This is Pork and Beans the Cordilleran style! Kiniing Bukel is a Filipino soup dish prepared with a type of dried smoked pork with white beans cooked with a sauté of onions, garlic together with leafy vegetables.
Kiniing is a traditional delicacy that is specific to the Cordillera region of the Philippines, particularly in the town of Kapangan in Benguet province. Many Filipinos may not be familiar with it, but for the people of this region, it is a well-known and beloved food. Kiniing is a cured pork product made from meat obtained from locally raised native black pigs. The meat is thinly sliced and then soaked in water where guava leaves were boiled, which not only adds a pleasant scent for humans but uninviting to insects which repels them, it also aids in hardening the meat. The meat is then smoked over pinewood or dried guava branches for added flavour and preservation. It is then hung in a suuban, the top of a clay stove where locals cook with firewood on a daily basis, for a month or two, but for a harder consistency it can be hung for up to a year. The end product is then stored in a traditional bamboo basket called a buatala or saket and can be stored for about a month. The practice of making kiniing dates back to before the 1940s and was originally used to preserve wild game.
Kiniing is a versatile ingredient that can be used in various dishes, the unique flavour imparted by the traditional method of processing it, is one that can only be found in Kiniing dishes. Our dish for today, Kiniing Bukel, is a soupy variant which is a common way of preparing it in the cold mountainous regions of Cordillera, like Baguio. The dish is simply made with Kiniing and Bukel, which refers to seeds, kernels, or grains, and in this recipe, bean kernels are used. The main ingredients are sautéed with typical Filipino ginisa ingredients and then boiled with leafy vegetables. Though simple in its preparation, this dish is delicious and is best enjoyed with freshly cooked rice during a cold, rainy weather.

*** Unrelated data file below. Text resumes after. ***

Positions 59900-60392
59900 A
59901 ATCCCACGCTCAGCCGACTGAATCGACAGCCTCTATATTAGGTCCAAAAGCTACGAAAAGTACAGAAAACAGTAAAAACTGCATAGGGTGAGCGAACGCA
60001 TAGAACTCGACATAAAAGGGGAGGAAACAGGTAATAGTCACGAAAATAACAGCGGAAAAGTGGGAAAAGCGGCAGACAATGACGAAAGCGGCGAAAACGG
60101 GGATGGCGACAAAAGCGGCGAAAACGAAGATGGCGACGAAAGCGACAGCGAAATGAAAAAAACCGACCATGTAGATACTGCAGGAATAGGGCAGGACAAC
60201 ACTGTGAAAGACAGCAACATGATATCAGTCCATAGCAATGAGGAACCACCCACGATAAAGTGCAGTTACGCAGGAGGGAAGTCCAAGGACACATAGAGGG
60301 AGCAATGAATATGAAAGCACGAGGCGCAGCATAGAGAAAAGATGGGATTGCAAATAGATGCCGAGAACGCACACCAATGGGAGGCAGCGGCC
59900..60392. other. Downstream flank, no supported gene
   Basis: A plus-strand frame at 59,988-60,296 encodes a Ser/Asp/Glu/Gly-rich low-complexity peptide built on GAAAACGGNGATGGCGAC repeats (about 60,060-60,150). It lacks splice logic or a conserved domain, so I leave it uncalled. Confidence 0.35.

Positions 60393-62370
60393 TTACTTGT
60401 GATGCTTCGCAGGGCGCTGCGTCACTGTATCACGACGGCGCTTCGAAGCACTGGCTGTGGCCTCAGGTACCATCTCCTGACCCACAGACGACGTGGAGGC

Love the look of this soupy offering . . . love white beans, love bok choi . . . oh, but kiniing – had never heard of that . . . boo! Well, Mr Google smiled and showed . . . I may leave my local butchers puzzled but if I buy on line the pork is certainly available ! SO . . . further homework and perchance I can copy this beauty . . .
You can use speck is you have heard of it, widely available in Europe specifically German speaking countries, they are the nearest ones in terms of flavour to it.
Since I am Estonian-born I grew up on speck and it is good to know it can be used . . . but still hope to find and use ‘the real thing’ ! Thanks!
Sounds like a really wonderful soup as it has pork and bok choi! Good to know that you can use speck instead. Would be wonderful if I could get some speck from black pig.
Loved learning about this Filipino soup. Would be the perfect soup to warm up with, especially since it just snowed here.
Such a simple recipe to make this incredible dish! It looks like pure comfort in a bowl.
Meat, legumes, and leafy vegetables make a wonderful soup pairing; hearty and delicious yet not overly heavy. Very nice local specialty!
You are the king of soups. This is another that just calls out for a rainy evening…